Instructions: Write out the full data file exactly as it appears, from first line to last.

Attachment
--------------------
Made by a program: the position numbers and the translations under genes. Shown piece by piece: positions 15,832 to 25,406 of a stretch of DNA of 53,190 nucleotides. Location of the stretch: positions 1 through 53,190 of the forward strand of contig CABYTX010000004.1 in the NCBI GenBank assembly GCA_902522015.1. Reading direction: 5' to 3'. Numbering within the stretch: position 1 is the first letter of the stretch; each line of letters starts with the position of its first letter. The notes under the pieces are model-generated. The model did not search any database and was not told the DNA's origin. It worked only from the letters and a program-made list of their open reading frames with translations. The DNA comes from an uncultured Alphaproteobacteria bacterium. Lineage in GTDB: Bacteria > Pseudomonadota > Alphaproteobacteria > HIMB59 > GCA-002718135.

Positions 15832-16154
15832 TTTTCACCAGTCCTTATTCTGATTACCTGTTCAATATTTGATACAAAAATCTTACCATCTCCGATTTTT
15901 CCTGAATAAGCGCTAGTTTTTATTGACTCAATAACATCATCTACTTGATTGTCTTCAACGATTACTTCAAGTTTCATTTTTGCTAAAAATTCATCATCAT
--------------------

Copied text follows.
Made by a program: the position numbers and the translations under genes. Shown piece by piece: positions 15,832 to 25,406 of a stretch of DNA of 53,190 nucleotides. Location of the stretch: positions 1 through 53,190 of the forward strand of contig CABYTX010000004.1 in the NCBI GenBank assembly GCA_902522015.1. Reading direction: 5' to 3'. Numbering within the stretch: position 1 is the first letter of the stretch; each line of letters starts with the position of its first letter. The notes under the pieces are model-generated. The model did not search any database and was not told the DNA's origin. It worked only from the letters and a program-made list of their open reading frames with translations. The DNA comes from an uncultured Alphaproteobacteria bacterium. Lineage in GTDB: Bacteria > Pseudomonadota > Alphaproteobacteria > HIMB59 > GCA-002718135.

Positions 15832-16154
15832 TTTTCACCAGTCCTTATTCTGATTACCTGTTCAATATTTGATACAAAAATCTTACCATCTCCGATTTTT
15901 CCTGAATAAGCGCTAGTTTTTATTGACTCAATAACATCATCTACTTGATTGTCTTCAACGATTACTTCAAGTTTCATTTTTGCTAAAAATTCATCATCAT